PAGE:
|Also Known As:||"Li Bai", "Li Po"|
|Death:||Died in Ma'anshan, Anhui, China|
|Occupation:||Chinese poet of the Tang dynasty|
|Managed by:||Private User|
About 白 李
Li Bai, 李白, (Lǐ Bái or Lǐ Bó; lived 701 – 762), also known in the West by various other transliterations, especially Li Po, was a major Chinese poet of the Tang dynasty poetry period. He has been regarded as one of the greatest poets in China's Tang period, which is often called China's "golden age" of poetry. Around a thousand existing poems are attributed to him. Thirty-four of his poems are included in the popular anthology Three Hundred Tang Poems.
In the area of Chinese cultural influence, Li Bai's poetry has been much esteemed from his lifetime through the present day. His influence also extends to the West through many translations, adaptations, and much inspiration.
The two "Books of Tang", The Old Book of Tang and The New Book of Tang remain the primary sources of bibliographical material on Li Bai. Other sources include internal evidence from poems by or about Li Bai, and certain other sources.
The year of Li Bai's birth is known to be 701. He was born somewhere in Central Asia. Apparently, his family had originally dwelt in what is now southeastern Gansu, and later moved to Jiangyou, near modern Chengdu in Sichuan province, when he was perhaps five years old. Two accounts given by contemporaries Li Yangbing (Preface to the Thatched Cottage Collection) and Fan Chuanzheng (Tang's Zuo Sheyi Hanlin Xueshi Li Gong's Xin Mubei Bingxu) stated that his family was originally from what is now southeastern Gansu, as in the Xin Tangshu 215. The evidence suggests that during the Sui Dynasty, during the 610's, his ancestors, most likely as the result of some act of crime, were forced to relocate "incognito" from their original home in what is now Gansu to some location further west. Some believe that Li Bai's birthplace is Suiye (Chinese: 碎叶城; pinyin: Suìyè Chéng) in Central Asia (near modern-day Tokmok, Kyrgyzstan).
While she was pregnant with him, Li Bai's mother had a dream of a great white star falling from heaven. This seems to have contributed to the idea of his being a banished immortal (one of his nicknames). That the Great White Star was synonymous with Venus helps to explain his style name, "Tai Bai".
In 705, when Li Bai was four years old, his father secretly moved his family to Sichuan, near Chengdu, where he spent his childhood. There is currently a monument commemorating this in Zhongba Town, Jiangyou, Sichuan province.
The young Bai read extensively, including Confucian classics such as The Classic of Poetry (Shijing) and the Classic of History (Shujing), as well as various astrological and metaphysical materials which the Confucians tended to eschew. He also engaged in other activities, such as taming wild birds and sword play. Apparently, he became accomplished in the martial arts; this autobiographical quote by Li Bai helps to illustrate the wild life that he led in the Sichuan of his youth.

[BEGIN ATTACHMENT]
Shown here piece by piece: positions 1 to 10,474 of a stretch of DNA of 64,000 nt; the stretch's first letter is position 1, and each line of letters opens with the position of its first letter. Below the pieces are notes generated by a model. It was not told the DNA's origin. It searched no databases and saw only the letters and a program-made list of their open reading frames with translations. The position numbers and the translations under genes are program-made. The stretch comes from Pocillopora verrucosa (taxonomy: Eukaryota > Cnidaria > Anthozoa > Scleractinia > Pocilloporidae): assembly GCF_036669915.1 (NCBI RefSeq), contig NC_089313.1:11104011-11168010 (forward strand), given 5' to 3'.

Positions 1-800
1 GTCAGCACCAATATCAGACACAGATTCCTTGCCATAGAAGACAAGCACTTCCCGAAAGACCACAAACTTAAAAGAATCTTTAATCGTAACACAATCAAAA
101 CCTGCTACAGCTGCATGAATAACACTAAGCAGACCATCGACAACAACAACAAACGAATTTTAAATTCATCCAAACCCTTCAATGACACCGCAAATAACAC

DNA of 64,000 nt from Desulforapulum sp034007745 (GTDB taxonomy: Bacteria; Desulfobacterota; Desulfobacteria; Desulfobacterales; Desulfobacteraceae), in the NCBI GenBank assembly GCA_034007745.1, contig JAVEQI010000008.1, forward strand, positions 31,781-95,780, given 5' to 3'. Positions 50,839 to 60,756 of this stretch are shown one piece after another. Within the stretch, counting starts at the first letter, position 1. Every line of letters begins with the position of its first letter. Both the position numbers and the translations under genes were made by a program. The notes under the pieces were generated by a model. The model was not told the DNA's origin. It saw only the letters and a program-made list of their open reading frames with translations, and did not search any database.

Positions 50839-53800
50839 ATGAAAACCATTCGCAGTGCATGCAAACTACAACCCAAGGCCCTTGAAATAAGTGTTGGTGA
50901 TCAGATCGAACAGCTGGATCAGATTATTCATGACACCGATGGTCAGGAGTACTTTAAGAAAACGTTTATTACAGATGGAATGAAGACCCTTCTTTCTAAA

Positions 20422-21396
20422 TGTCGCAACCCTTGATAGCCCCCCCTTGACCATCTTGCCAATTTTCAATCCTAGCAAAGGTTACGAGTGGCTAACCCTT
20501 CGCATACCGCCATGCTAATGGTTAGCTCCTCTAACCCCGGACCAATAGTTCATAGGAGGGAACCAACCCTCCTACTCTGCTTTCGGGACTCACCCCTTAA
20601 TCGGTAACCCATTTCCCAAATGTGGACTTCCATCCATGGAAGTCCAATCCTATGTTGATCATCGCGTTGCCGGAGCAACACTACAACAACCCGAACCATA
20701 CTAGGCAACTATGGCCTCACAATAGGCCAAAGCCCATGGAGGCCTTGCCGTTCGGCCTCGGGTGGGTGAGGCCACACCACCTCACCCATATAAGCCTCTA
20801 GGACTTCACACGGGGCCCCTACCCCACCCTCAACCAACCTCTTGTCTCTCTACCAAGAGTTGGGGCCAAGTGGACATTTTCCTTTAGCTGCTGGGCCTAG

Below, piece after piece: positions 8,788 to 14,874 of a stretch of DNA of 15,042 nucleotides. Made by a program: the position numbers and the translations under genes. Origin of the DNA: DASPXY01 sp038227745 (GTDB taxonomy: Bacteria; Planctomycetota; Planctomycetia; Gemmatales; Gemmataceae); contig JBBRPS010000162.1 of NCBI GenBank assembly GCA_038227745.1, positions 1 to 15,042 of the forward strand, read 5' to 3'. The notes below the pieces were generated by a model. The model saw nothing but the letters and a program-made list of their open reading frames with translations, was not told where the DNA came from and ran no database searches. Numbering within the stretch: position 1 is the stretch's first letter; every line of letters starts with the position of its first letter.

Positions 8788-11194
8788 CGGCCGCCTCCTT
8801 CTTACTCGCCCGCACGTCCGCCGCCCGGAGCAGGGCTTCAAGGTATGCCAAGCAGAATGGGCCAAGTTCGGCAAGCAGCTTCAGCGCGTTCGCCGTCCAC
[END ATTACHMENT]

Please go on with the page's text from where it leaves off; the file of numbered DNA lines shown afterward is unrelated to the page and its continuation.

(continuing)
Indeed, the young Li Bai, before twenty years of age, had fought and killed, apparently for reasons of chivalry, several men.
In 720, he was interviewed by Governor Su Ting, who considered him a genius. Though he expressed the wish to become an official, he never took the civil service examination.
Final years and death
Li then returned to Jiangxi, although he did not cease his wandering lifestyle, he generally confined his travels to Nanjing and two cities in Anhui, Xuancheng and Li Yang. Eventually, in 762, Li Yangbing became magistrate of Dangtu, and Li Bai went to stay with him there. Then, the new emperor, Daizong, named Li Bai the Registrar of the Left Commandant's office in 762. However, by the time that the imperial edict arrived in Dangtu, Anhui, Li Bai was already dead.
It was reported, from uncertain sources, that Li Bai drowned after falling from his boat when he tried to embrace the reflection of the moon in the Yangtze River, something later believed by Herbert Giles. However, the actual cause appears to have been natural enough, although perhaps related to his hard-living lifestyle. Nevertheless, the legend that Li Bai died trying to embrace the reflection of the moon has entered Chinese culture, and is considered to be synonymous to an illusion.
The only surviving calligraphy in Li Bai's own handwriting, titled Shangyangtai (Going Up To Sun Terrace), located at the Palace Museum in Beijing, China.
Criticism of Li Bai's works has focused on his strong sense of the continuity of poetic tradition, his glorification of alcoholic beverages (and, indeed, frank celebration of drunkenness), his use of persona, the fantastic extremes of some of his imagery, his violations of formal poetic rules – and his ability to combine all of these with a seeming effortless virtuosity in order to produce inimitable poetry.